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A Litigant’s Primer to Divorce Litigation
1. Reflect, Meditate, Pray
Whether you are a person of faith, describe yourself as a spiritual person or an agnostic, your marriage was contemplated before you entered it, even if you and your spouse eloped. The same thought process you used to think about entering your marriage is what you should use to determine the end of your marriage in divorce. Unless there is domestic violence or domestic abuse involved, which will be covered in a separate article, you need and indeed owe yourself, time to think. While there is no set time limit to contemplate divorce, I recommend thinking about it for three of the four seasons.
2. Truly Think About the Kids
You and your spouse both love your child or children. You should not try to alienate your child or children from their other parent as part of the divorce case. You will scar them for life and ultimately damage her, his or their relationship with you. I trust that you know your goal should be that your child or children look at the pre-divorce family pictures and after-divorce multi-family pictures with the same feelings of comfort and joy.
3. Gather Your Resources
How much did your wedding cost? Did you have a budget? What resources did you use to pay for your wedding? Those answers are instructive when thinking about divorce because most people planned in advance for their wedding. Moreover, many people spend extravagantly on their weddings, but want to spend little or nothing on their divorce or worse do it themselves when they have much more to lose if they do not protect their rights to child custody, alimony, equitable distribution and other equally important interests. A good portion of my divorce practice is fixing what client’s have done to themselves as Pro Se or self-represented litigants in their divorce.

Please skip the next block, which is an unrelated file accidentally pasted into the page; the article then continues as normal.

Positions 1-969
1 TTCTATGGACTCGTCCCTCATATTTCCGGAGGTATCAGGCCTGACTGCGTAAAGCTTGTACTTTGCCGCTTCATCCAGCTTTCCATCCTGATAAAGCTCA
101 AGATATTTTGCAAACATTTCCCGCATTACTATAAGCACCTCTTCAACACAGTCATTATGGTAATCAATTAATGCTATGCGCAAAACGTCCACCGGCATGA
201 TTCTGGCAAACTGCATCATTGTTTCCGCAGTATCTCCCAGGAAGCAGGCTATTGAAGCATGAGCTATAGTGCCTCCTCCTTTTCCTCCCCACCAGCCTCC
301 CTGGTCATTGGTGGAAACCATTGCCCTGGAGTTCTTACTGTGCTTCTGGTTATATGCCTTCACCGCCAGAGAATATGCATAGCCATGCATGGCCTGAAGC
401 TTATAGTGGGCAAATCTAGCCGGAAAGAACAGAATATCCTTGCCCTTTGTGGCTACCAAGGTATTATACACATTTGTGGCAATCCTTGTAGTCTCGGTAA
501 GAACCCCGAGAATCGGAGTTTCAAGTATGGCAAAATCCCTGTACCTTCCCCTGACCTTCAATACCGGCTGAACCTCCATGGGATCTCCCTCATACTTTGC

Motions for Reconsideration or Appeals are sometimes necessary but ultra-expensive, and super time-sensitive. It is hard to get back what you unwittingly give away as a Pro Se or self-represented litigant. I hope to discourage you from being penny-wise and pound-foolish. To that end, I strongly recommend that you create a multi-phase budget to fund your litigation with an attorney.
It is common knowledge that divorce litigation is expensive. It is something you are choosing to do or are being compelled to do because you do not agree with your spouse. Therefore you need a plan to fund it. You do not ask the department store for a payment plan, you do not go to the grocery store and expect to get food for free, you charge it on a bank or store credit card if you do not have the cash on hand. You have time to plan, to fund your divorce, so do it. I recommend that you spend your time and money: wisely, intelligently and most of all strategically.
You have decided to move forward with your divorce. On your own you sketched out what you want. In fact you should have a note book of how you want every thing to be distributed. If you have children, you have thought about and have ideas on custody, parenting time and child support. You have gathered and made copies of important documents (deeds, stock portfolios, passports, birth certificates, marriage certificate, etc). You have met with several attorneys and hired an attorney who best meets your needs and budget. You have your funding sources lined up and can met your retainer requirements and are providing that attorney with all the information needed to file the complaint.